October 27, 2012
Sanders Chides Corporate CEOs for Calling on Congress to Cut Programs
by Robert Kropp
The Vermont Senator says that the statement by 80 CEOs fails to account for the role of financial
institutions in causing the recession, and calls instead for a deficit reduction plan in which the
wealthiest pay their fair share of taxes.
This week, 80 of the nation's CEOs traveled to Capitol Hill, "lecturing Congress about the need to
cut Social Security, Medicare, and Medicaid, while lowering tax rates for millionaires,
billionaires, and the largest corporations in America," according to Sen. Bernie Sanders on
Vermont in a report entitled Top Corporate
Organized by the Fix the Debt campaign, the CEO statement includes
among its signatories the chief executives of Bank of America, Goldman Sachs, and JPMorgan Chase.
The signatories endorsed a recommendation by Senators Alan Simpson and Erskine Bowles, who
co-chaired a panel convened by President Obama in 2010, calling for three dollars in spending cuts
for every one dollar of increased revenue.
The executives say they fear that a so-called
fiscal cliff, which will occur if Washington does not agree to a deficit reduction plan by the end
of the year, could plunge the nation more deeply into recession. To avoid such a scenario, they
called for reforms in health care spending and Social Security, as well as "comprehensive and
pro-growth tax reform, which broadens the base, lowers rates, raises revenues and reduces the
The CEOs did not specifically include raising historically low tax rates for
the wealthy as part of their proposed solution.
Never one to mince words, Sanders said of
the CEOs' visit to Congress, "There really is no shame. The Wall Street leaders whose recklessness
and illegal behavior caused this terrible recession are now lecturing the American people on the
need for courage to deal with the nation's finances and deficit crisis. Before telling us why we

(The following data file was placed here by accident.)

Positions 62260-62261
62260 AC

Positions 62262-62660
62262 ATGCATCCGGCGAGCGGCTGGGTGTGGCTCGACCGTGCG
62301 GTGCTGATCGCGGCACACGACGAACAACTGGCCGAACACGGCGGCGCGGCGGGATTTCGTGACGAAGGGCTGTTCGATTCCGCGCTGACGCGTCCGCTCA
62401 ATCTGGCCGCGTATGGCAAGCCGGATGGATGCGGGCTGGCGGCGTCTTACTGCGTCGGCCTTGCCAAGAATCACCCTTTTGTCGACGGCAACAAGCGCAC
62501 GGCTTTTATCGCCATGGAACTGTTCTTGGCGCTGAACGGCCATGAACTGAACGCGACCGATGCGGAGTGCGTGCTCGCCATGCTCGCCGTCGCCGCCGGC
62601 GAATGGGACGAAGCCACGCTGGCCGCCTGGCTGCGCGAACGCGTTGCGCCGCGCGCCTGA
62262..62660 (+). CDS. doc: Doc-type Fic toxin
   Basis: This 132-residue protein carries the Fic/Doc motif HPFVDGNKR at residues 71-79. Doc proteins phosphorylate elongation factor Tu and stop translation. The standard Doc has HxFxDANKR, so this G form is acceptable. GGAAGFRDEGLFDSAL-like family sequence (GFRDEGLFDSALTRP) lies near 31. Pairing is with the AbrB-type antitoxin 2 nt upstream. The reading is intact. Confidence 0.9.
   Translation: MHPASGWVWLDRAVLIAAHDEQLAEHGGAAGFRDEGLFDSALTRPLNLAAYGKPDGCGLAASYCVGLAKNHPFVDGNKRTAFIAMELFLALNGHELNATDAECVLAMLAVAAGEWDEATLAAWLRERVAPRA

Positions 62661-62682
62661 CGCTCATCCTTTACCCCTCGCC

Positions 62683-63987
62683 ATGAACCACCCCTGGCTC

should cut Social Security, Medicare and other vitally important programs, these CEOs might want to
take a hard look at their responsibility for causing the deficit and this terrible recession."
In addition to highlighting the role of financial institutions in the financial crisis and
subsequent recession, Sanders points out that the statement's signatories have outsourced hundreds
to thousands of American jobs to low-wage countries, and "avoided at least $34.5 billion in taxes
by setting up more than 600 subsidiaries in the Cayman Islands, Bermuda, and other offshore tax
havens since 2008."
Many of the companies highlighted by Sanders paid no federal income
tax for at least one year since 2008, receiving $6.4 billion in tax refunds despite earning
billions in profits.
"Our Wall Street friends might also want to show some courage of
their own by suggesting that the wealthiest people in this country, like them, start paying their
fair share of taxes," Sanders said. "They might work to end the outrageous corporate loopholes, tax
havens and outsourcing provisions that their lobbyists have littered throughout the tax code -
contributing greatly to our deficit."
Sanders, a member of the Senate Budget Committee,
has proposed a deficit
reduction plan that includes repealing the Bush-era tax cuts and enacting an emergency tax
surcharge on millionaires; establishing a speculation fee on risky Wall Street transactions; ending
subsidies for fossil fuel industries; and eliminating tax breaks for companies that send jobs